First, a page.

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Thread: WHAT!!! $3000.00 an ounce

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  1. #1
    us
    Grant Brandenburg

    Jan 2013
    Colorado
    Bounty Hunter Tracker IV
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    WHAT!!! $3000.00 an ounce

    I buy or trade gold and silver for mostly vintage watches and jewelry pieces at this PM buyer / coin shop. As I was scanning all the goodies he has in the cases I saw what looks like a silver ounce, with 3000 on it, but I soon realized it's rhodium. I wonder if rhodium was ever used in anything you could recover by scrap? It's been used for some time as a plating over silver in some cases to prevent tarnishing, but clearly a little amount must go a long ways for that use. I've got one piece of English Silver, made around the later 1860s, that's rhodium plated and I would say it looks like a somewhat heavy plating over it. It still has a bright untarnish luster, as though it was made no more than 10 years ago.
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  2. #2
    Charter Member
    us
    Sorry Honey, I canít. Iíve got plans with my metal detector.

    Nov 2013
    Mountain Maryland
    Garrett AT Pro, AT Max
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    I recall my wife having her engagement and wedding rings rhodium plated.
    Yeah they were cleaned up and prettier, but I couldn’t understand why it was so expensive to have done...guess at 3 Dimes an ounce, I get it now.
    tamrock and Kray Gelder like this.
    EVERY COIN, SILVERS, AND TOKENS FOUND IN FLORIDA I SOLD...STARTING FRESH IN MARYLAND

  3. #3
    Charter Member

    Sep 2014
    Midwest, North of 36į60'
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    Don't really know for sure but I heard someplace that rhodium plates very well but forming a bar of it is some kind of magic trick.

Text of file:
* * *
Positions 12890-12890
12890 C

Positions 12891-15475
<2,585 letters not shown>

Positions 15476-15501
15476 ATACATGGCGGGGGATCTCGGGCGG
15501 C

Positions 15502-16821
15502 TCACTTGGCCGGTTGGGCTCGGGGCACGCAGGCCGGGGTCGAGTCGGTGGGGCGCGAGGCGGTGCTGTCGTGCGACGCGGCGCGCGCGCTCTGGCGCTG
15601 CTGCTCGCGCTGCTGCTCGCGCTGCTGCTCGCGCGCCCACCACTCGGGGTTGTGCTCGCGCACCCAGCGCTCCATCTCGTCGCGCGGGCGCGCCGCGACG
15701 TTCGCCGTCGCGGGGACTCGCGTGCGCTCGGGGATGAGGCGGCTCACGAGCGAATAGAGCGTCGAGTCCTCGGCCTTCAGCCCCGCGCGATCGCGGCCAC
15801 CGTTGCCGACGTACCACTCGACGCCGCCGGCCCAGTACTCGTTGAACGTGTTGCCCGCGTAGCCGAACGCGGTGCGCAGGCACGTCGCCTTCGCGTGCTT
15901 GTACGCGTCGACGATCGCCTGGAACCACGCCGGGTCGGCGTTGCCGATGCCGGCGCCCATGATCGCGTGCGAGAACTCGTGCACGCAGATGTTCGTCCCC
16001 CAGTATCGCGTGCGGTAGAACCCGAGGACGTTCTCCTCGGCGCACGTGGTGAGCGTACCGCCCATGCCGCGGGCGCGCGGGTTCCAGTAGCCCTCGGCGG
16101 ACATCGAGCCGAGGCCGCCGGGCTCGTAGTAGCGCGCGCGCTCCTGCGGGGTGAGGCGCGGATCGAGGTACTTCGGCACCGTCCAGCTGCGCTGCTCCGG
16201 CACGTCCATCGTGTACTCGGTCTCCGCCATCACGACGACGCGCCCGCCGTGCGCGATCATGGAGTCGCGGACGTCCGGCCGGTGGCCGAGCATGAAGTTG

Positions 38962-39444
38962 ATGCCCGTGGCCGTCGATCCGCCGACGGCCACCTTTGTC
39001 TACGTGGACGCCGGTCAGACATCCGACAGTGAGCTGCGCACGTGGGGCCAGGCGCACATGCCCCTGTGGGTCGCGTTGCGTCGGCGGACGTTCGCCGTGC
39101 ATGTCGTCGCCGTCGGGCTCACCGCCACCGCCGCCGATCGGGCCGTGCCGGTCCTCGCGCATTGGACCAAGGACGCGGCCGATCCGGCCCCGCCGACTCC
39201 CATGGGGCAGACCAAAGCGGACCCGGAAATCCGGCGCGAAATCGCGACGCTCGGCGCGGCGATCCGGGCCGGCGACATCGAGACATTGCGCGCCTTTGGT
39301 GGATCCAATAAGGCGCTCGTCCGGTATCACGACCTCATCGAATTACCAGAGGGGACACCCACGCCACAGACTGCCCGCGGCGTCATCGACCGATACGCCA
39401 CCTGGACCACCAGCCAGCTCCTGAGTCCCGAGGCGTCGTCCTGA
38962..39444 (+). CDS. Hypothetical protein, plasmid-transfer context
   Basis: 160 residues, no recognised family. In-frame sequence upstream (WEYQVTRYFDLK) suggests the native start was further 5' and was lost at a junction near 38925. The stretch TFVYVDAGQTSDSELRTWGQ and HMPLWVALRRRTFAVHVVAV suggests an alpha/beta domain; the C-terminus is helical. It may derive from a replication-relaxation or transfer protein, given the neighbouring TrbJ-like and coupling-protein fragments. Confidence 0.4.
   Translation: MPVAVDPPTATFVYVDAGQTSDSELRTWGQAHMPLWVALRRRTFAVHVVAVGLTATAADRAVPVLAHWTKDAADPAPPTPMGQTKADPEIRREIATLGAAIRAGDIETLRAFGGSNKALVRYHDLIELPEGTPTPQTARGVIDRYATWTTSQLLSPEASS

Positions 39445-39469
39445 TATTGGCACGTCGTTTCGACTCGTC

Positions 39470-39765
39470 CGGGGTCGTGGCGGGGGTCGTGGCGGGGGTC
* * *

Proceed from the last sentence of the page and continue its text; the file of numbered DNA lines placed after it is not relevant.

Kray Gelder and tamrock like this.
    Liberty is the Freedom to do the next Right thing.

    In God We Trust


  4. #4
    us
    ARC

    Aug 2014
    De Tampe Bahia - La Florida
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    Its the second rarest element on earth... Its used to hide imperfections and a higher sheen to silver / white gold and a protective coat from scratches.

    South Africa produces 80% of it.

    Personally... I don't like plated anything... it does wear off and looks like crap and will require a re plating.
    tamrock likes this.
    Have permission... Fill holes... Dispose of trash. - The Random Chat Thread - http://www.treasurenet.com/forums/ev...l-welcome.html

  5. #5

    Feb 2017
    391
    534 times
    All Types Of Treasure Hunting
    Hi,

    Rhodium is a platium group metal. As such it wont tarnish, not in 10 years and not in 100 years. Besides pating silver, its used in catalysts (i guess both car and industrial). Its price shows high volatility and has over ten years ago peaked over 10k dollars, yet was also lower as common platinum some day. Kitco gives a current price of around 2600 USD, so 3000 for small scale physical is not so out of question.

    Its exotic, I would not invest physical.

    I lost money on it (paper not pysical).


    Greets Namxat
    tamrock and Kray Gelder like this.

  6. #6
    Charter Member
    us
    papa

    Feb 2017
    Georgetown, SC
    Fisher F75
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    Tamrock, I had a flea market business for a few years, that I stopped about twelve years ago. I sold cheap jewelry, gold plated bling, and sterling silver stuff, rings mostly. I sold hundreds of rhodium plated silver rings. I had this weekend business grossing $24,000 per year, mostly $5 to$10 per sale. Ugh! Extreme theft, extreme annoyance...Anyway, never really researched Rhodium. Here's what I dug up this morning:

    Extremely rare, only about 3 tons are produced globally per year.
    80% is used in automotive catalytic converters, and as a catalyst to make nitric acid and acetic acid.

    Nitric acid: 80% is used in making fertilizers, the balance is used to manufacture such things as nylon, explosives, adipic acid, toluone, diisocyanate (TDI), and nitobenzene.

    Acetic acid: 6 million tons produced annually mainly through Rhodium catalyts. Has 358 industrial uses. Primarily to make vinyl acetate monomer, and as a preservative in food production, beverages, pharmaceuticals, agriculture, and animal feed.

    Now I see the high trading price and why.


    "And so the population was gradually led into the demoralising temptations of arcades, baths, and sumptuous banquets. The unsuspecting Britons spoke of such novelties as 'civilisation', when in fact they were only a feature of their enslavement." Tacitus, Roman Senator and Historian, written AD 98.

 

 

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